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Thursday, October 10, 2013
San Francisco, CA -- During the 2013 California legislative session, attorneys in our San Francisco Office represented the California Association of Midwives (CAM) in an effort to remove ambiguities in the laws governing the scope of practice for licensed (direct-entry) midwives and lay the foundation for expanding care to underserved communities and individuals.
Prior to the changes made as a result of the firm’s lobbying efforts, state law imposed, or effectively erected, structural and financial barriers that significantly and unnecessarily restricted access to professional midwifery care in California. In particular, Business & Professions Code section 2507 required that licensed midwives practice “under the supervision of a licensed physician and surgeon.” Due to insurance limitations and other liability concerns, the required supervision was rarely available.
With the qualified support of the California Medical Board, licensed midwives successfully cared for women and babies during pregnancy, birth, and postpartum, and attended births in freestanding birth centers and in homes by relying on a variety of legal theories for working around the infeasible and outdated supervision requirement. The mere existence of the requirement, however, constrained the delivery of licensed midwife services in other contexts and thereby imposed unnecessary restraints. Numerous legislative efforts over the course of two decades had, unsuccessfully, attempted to eliminate this unworkable provision.
With the support of the bill’s author, Assemblywoman Susan Bonilla, CAM’s relentless activism, and sound legal advocacy and lobbying services provided pro bono by Paul Hastings, physician supervision was finally removed from the laws governing licensed midwives when Governor Jerry Brown signed AB 1308 into law on October 9, 2013. Although more work must be done to adapt programs, such as the state’s Medi-Cal reimbursement plan, to the changes effectuated by the bill, the most significant obstacle to making safe and economic maternity care by midwives more widely available has been removed.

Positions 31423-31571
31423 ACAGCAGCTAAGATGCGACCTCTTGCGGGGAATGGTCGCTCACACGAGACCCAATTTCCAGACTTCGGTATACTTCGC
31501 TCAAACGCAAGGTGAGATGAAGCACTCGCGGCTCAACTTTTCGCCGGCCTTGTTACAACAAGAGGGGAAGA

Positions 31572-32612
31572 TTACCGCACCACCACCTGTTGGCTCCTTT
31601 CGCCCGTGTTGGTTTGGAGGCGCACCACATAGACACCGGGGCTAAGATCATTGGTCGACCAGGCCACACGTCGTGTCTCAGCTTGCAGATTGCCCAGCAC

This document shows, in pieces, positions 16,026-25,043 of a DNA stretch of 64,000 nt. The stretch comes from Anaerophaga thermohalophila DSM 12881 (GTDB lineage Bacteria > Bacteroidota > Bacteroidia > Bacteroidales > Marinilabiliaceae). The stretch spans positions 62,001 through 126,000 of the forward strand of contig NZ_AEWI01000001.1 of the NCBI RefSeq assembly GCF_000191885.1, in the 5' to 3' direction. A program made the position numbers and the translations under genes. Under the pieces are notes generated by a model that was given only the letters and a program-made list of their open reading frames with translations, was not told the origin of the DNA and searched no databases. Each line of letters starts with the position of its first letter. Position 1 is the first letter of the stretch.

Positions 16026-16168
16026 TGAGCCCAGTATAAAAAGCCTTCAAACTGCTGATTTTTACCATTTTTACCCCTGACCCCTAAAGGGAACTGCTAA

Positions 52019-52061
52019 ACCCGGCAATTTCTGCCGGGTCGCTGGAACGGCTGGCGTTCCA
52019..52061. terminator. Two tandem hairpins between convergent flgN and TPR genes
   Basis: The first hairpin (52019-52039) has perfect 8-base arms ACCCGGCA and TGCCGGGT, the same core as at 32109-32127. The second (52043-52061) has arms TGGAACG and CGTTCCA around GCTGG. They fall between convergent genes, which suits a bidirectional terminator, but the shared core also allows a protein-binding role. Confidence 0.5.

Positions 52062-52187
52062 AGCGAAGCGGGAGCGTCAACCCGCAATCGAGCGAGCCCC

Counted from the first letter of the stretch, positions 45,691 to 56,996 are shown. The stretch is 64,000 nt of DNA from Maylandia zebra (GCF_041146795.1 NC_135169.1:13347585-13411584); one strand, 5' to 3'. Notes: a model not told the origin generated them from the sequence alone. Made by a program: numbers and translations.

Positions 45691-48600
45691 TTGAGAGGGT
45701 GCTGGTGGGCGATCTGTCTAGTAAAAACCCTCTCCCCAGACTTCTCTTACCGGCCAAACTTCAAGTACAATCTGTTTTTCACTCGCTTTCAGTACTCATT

The Paul Hastings team was led by partner Robert Hoffman, with assistance from senior associate Jill Yung.
September 23rd 2013
Below is a statement from CAM’s legal council at Paul Hastings Law Firm regarding misconceptions about AB 1308:
As explained by the California Medical Board (“Board”) in its 2012 Sunset Review Report, the laws governing licensure of midwives in California historically contained an unworkable requirement that licensed midwives practice under the supervision of a licensed physician and surgeon. Although mandated by law, supervision was “essentially unavailable to licensed midwives performing home births, as California physicians [were and] are generally prohibited by their malpractice insurance companies from providing [such] supervision.” The Board, through its Midwifery Advisory Council, tried repeatedly over the years to establish a more functional relationship between midwives and physicians, but was unable to resolve disagreements between licensed midwives, who “express[ed] concern with any limits being placed on their ability to practice independently,” and physicians and liability insurers, who expressed safety concerns based on a “perceived reluctance of midwives to refer patients when the situation warrants referral or transfer of care.” (See http://www.mbc.ca.gov/publications/sunset_report_2012.pdf.) Prior legislative efforts similarly failed to resolve this apparent impasse.
Backed by numerous studies demonstrating the general safety and costs savings associated with home births, the midwives successfully resolved the long-standing resistance to change in 2013. Specifically, the California Association of Midwives successfully lobbied for the passage of Assembly Bill 1308, which removes the physician supervision requirement from the law.
The bill also clarifies and highlights certain safety measures that were part of the “Standards of Care for California Licensed Midwives” (Sept. 15, 2005) (“SCCLM”) and incorporated into law by the Board’s regulations (see Cal. Code of Regs. tit. 16, 1379.19; http://www.mbc.ca.gov/allied/midwives_standards.pdf). The incorporation of these standards into statute has given some observers the impression that the law will significantly restrict the practice of licensed midwifery in California. This is not, however, the intent or effect of the Bill.